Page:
Thursday, 23 October 2014

A Second Miracle

Sir Robert Helpmann
Photo Wikipedia
In Dancing in the Blitz: How World War 2 Made British Ballet David Bintley spoke of Sadler's Wells Ballet's contribution to maintaining morale during the second world war. Much of the credit belongs to Sir Robert Helpmann who was one of the few male dancers to avoid conscription. He was also a considerable choreographer creating  ComuHamlet, The Birds and Miracle in the Gorbals during that period. The last of those ballets was a particular favourite possibly because it was a story about the conflict between good and evil which would have reminded the public why they were fighting.

The story is based on Jerome K. Jerome's Passing of the Third Floor Back which is a Christian allegory. Jerome's work is set in London and is about the efforts of a Christ figure ("the stranger") to improve the lives of the residents of a boarding house that had been made miserable by a grasping landlady and a well off businessman. The residents listen to the stranger and follow his advice. That upsets the businessman who bribes the residents to turn against the stranger.

Jerome's short story was transposed to Glasgow by Helmpann's partner Michael Benthall who wrote the scenario for the ballet. A young woman throws herself in the river and is dragged out unconscious. A clergyman tries unsuccessfully to revive her.  He covers her with a shroud and leaves her for dead. A stranger appears and revives her. The crowd acclaims the stranger as a miracle worker much to the annoyance of the clergyman whose shortcomings are revealed when he follows a prostitute to her lodging.  He encourages some local gangsters to set about the stranger who is left to die alone on stage with only the a beggar for company.

The music for the ballet was provided by Sir Arthur Bliss a recording of which you can hear on YouTube.   The sets and costumes were designed by Edward Burra (see Pallant House Gallery's Painting the Stage). The cast of the first performance on the 26 Oct 1944 at The Prince's theatre (now the Shaftesbury) included Moira Shearer, Leslie Edwards, Celia Franks, Gerd Larsen, Stanley Holden, Gillian Lynne and Helpmann himself who danced the stranger.

The ballet was included in the repertoire every year between 1944 and 1950 and was taken on tour. It then disappeared from the Sadler's Wells Ballet's repertoire though critics were still referring to it when I first took an interest in ballet in the late 1960s. For some reason the public forgot it in contrast to Martha Graham's Appalachian Spring which was first performed in Washington just four days later and which has much in common with Helpmann's work. No doubt that is because Helpmann developed his acting career though I have seen him dance with Sir Frederick Ashton in Cinderella in the early 1970s. He also compeered Sir Frederick's retirement gala on 24 July 1970 which I was lucky enough to attend.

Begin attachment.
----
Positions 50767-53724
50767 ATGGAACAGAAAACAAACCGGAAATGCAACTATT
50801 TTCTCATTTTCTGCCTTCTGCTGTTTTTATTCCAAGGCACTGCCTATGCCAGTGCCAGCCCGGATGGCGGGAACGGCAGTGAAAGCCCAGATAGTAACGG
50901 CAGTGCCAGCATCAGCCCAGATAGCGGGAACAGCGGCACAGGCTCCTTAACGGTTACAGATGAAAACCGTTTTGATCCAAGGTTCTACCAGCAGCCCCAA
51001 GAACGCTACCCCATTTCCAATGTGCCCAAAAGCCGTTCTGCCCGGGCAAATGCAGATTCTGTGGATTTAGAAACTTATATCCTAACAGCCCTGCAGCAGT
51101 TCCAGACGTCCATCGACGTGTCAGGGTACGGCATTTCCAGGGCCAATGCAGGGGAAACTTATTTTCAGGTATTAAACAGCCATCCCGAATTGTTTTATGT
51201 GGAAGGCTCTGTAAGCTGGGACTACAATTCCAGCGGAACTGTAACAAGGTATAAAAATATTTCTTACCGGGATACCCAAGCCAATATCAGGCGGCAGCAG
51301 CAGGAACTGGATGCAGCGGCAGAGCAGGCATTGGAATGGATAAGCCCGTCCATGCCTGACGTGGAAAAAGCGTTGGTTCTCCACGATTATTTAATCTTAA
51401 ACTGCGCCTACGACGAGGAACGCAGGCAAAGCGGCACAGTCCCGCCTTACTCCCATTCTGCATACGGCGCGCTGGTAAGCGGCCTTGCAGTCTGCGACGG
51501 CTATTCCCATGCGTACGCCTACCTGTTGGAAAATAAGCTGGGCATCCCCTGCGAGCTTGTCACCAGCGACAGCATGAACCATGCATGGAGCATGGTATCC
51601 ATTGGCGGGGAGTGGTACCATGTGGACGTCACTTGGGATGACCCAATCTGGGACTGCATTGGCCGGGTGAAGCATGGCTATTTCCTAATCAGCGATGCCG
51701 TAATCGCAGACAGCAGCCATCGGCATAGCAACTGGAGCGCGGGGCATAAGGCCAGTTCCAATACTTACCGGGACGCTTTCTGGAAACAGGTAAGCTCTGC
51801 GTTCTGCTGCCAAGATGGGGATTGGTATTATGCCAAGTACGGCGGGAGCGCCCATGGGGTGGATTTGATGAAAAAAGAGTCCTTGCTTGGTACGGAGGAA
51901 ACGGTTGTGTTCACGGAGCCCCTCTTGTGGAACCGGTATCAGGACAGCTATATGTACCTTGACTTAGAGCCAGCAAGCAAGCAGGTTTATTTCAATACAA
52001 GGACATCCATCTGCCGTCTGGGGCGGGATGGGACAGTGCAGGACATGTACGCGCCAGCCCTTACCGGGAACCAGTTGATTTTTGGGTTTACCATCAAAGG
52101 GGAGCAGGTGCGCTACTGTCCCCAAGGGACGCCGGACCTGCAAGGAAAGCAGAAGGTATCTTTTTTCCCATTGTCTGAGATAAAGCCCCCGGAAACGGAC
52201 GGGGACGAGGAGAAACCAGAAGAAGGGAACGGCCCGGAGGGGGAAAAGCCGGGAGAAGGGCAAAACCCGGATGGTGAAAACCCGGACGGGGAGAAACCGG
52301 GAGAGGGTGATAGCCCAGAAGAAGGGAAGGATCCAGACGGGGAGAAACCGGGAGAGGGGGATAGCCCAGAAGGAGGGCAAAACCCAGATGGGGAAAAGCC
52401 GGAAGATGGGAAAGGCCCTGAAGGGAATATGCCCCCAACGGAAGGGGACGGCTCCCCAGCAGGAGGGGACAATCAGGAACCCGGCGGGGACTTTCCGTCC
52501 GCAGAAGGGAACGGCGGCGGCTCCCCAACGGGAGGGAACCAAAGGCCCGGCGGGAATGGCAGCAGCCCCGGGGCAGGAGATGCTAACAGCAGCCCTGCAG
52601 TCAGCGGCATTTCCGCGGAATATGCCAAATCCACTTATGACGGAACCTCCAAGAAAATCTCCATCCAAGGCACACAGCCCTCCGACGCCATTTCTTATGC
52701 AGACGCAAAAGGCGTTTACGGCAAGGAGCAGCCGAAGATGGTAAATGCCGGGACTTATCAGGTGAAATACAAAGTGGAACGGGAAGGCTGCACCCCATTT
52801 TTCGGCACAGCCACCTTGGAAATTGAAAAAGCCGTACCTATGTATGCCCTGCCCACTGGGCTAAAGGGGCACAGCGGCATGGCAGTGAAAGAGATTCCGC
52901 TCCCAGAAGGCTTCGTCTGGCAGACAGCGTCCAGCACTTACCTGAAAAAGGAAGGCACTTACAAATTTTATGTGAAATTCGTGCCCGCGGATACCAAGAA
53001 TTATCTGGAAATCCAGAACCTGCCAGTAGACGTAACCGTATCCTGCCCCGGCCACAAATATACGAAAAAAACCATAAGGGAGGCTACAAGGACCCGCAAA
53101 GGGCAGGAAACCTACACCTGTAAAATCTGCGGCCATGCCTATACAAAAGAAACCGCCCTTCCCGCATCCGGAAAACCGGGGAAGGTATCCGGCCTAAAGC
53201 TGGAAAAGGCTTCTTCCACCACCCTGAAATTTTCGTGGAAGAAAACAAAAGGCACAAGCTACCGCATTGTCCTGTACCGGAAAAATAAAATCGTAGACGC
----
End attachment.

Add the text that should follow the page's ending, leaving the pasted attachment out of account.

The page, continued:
It was therefore something of a second miracle to see the revival of this work at Sadler's Wells on 18 Oct 2014. Revival is perhaps not quite the right word for as Dame Gilian Lynne said in The Inspiration which was reprinted in the programme: "There are very few people left alive from that 1944 creation and not one of us remembers a step." Lynne has re-created the ballet to Bliss's music in the style of Helpmann and it certainly looks authentic to me. It appears that Burra's set and costume designs did not survive but Adam Wiltshire seems to have come close. The sense of period was conjured by the sounds of an air raid - the drone of an aircraft, explosions, anti-aircraft fire and a siren - all in total darkness before the first few bars of Bliss's score.

Miracle was sandwiched between MacMillan's La Fin du Jour and Bintley's Flowers of the Forest as part of Birmingham Royal Ballet's Shadows of War programme. Each of those ballets is an important work in its own right and therefore merits a separate review. The company had cast some of its strongest dancers for the performance. The stranger was danced by César Morales, the clergyman by Iain Mackay, the prostitute by Elisha Willis and the suicide victim by Delia Matthews.   Even some of the minor roles were danced by accomplished dancers - Marion Tait and Ruth Brill as two of the old ladies - and Yatsuo Atsuji, Brandon Lawrence, Rory McKay and Valentin Olovyannikov as gangsters.